UPDATE: I actually ordered the i-mate SP5 again. Should be here tomorrow.
Am I going to be ‘forced’ to move to Verizon? Of all the phones I’ve owned and services I’ve used, the only major carrier I’ve never gone with is Verizon (for various reasons). However, that might have to change given that they seem to have both the Palm Treo 700w and the Motorola Q locked for the foreseeable future. Not sure if we’ll see unlocked GSM versions of these phones until well after the Verizon launch-hype has worn off.
This puts me in a very contentious position. Perhaps I’ll have to try and get the i-mate SP5 again(!) (obviously not from Expansys) or just wait for the Nokia E61, which I think might be a huge hit next year, assuming of course that Nokia doesn’t follow their usual practice of pricing high-end phones completely out of the market.
Still reluctant to move to Verizon
My love for GSM really has nothing to do with the underlying technology. That used to be the case, but as this industry progresses we’re starting to see that the big three (Sprint, Cingular, and Verizon) are converging toward similar ceilings. I think the biggest reason I’ve never gone with Verizon (or Sprint since about 2001) is because the [CDMA] phones they use are locked to the carrier, and so phones without the carrier’s seal of approval simply will not work. What does that mean exactly? It means that the latest and greatest devices (read: those available anywhere but America) can’t be used on these networks. If you flip mobile devices like I do, you not only want access to the newest gadgets, you also want to be able to sell them easily, which becomes a bit more difficult if your ad is limited to a specific carrier. When locked in with either Verizon or Sprint, you’re at the mercy of the respective provider as to which phone you’ll be using next — unless they decide to pick up the phone you want (and the manufacturer decides to let them have it), you’re shit out of luck. This has never sat well with me and I’m not sure the Q or the 700w can change that. Couple this inability to control your device with the fact that Verizon’s unlimited data plan for devices is $45/mo., where Cingular’s is $20, and the possible switch quickly becomes a non-decision.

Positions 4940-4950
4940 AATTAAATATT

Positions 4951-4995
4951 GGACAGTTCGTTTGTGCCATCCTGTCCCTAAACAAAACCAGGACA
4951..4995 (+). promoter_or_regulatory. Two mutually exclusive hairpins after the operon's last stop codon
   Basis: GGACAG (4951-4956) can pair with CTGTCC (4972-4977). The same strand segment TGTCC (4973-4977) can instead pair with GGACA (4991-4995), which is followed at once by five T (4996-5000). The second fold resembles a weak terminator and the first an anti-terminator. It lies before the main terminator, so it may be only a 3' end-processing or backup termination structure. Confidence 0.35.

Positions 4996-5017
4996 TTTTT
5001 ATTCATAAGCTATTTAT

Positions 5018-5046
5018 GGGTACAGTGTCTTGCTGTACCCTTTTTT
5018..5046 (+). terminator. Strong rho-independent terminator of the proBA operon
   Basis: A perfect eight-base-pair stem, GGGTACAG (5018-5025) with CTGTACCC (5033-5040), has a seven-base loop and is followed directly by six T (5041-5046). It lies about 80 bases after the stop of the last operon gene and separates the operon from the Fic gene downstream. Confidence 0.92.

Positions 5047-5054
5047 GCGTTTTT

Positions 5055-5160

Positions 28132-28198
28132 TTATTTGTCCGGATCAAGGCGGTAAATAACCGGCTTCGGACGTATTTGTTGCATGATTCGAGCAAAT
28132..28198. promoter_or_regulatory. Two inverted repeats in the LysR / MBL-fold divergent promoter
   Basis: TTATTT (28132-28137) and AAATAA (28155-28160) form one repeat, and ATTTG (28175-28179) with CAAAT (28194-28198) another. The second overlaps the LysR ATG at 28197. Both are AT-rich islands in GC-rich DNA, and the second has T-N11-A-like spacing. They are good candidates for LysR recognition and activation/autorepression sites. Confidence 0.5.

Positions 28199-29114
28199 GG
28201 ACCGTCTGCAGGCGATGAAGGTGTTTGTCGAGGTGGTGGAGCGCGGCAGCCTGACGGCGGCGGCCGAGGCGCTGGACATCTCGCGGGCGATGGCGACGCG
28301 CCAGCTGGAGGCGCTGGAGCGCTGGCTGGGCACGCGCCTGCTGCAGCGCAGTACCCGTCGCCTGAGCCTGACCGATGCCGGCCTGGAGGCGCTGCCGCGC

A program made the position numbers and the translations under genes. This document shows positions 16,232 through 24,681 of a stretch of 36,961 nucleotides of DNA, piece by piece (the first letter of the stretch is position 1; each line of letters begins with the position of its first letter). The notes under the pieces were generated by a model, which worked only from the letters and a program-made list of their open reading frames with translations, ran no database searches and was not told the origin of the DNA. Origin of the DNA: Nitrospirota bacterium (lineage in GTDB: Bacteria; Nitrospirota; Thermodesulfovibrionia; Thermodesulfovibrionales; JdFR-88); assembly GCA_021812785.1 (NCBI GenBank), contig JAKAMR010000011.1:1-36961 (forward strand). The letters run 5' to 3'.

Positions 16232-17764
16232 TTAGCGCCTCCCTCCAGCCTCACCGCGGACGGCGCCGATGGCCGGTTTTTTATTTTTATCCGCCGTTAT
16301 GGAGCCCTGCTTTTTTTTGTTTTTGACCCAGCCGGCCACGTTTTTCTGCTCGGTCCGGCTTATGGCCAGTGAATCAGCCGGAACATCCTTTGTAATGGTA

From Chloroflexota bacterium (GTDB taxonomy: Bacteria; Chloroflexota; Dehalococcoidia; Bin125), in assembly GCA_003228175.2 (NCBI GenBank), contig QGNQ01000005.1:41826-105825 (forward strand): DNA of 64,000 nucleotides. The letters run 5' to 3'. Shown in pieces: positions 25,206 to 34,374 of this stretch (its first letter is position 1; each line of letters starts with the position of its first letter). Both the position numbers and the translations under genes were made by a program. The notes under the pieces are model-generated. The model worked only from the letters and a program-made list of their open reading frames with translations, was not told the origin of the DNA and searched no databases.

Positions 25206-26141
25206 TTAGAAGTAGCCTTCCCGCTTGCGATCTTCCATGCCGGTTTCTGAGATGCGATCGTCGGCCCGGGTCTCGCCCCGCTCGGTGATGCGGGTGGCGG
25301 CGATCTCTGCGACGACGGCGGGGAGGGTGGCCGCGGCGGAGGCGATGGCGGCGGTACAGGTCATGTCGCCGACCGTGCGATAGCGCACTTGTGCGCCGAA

I actually purchased a RIM Blackberry 8700c after the whole SP5 fiasco, but returned it the same day after realizing that there was no way for me (err, Cingular wouldn’t allow me) to use my all-I-can-eat data plan with the RIM device even though I didn’t need/want any push functionality; I simply wanted web and POP/IMAP access, but this required a separate $50/mo. BlackBerry plan. Just one more way to get your money. I’m so sick of the providers here I can’t see straight and could talk at unbelievable length about the inequities and ineptitude of the entire mobile phone industry, but I’ll save everyone the bore (for now!).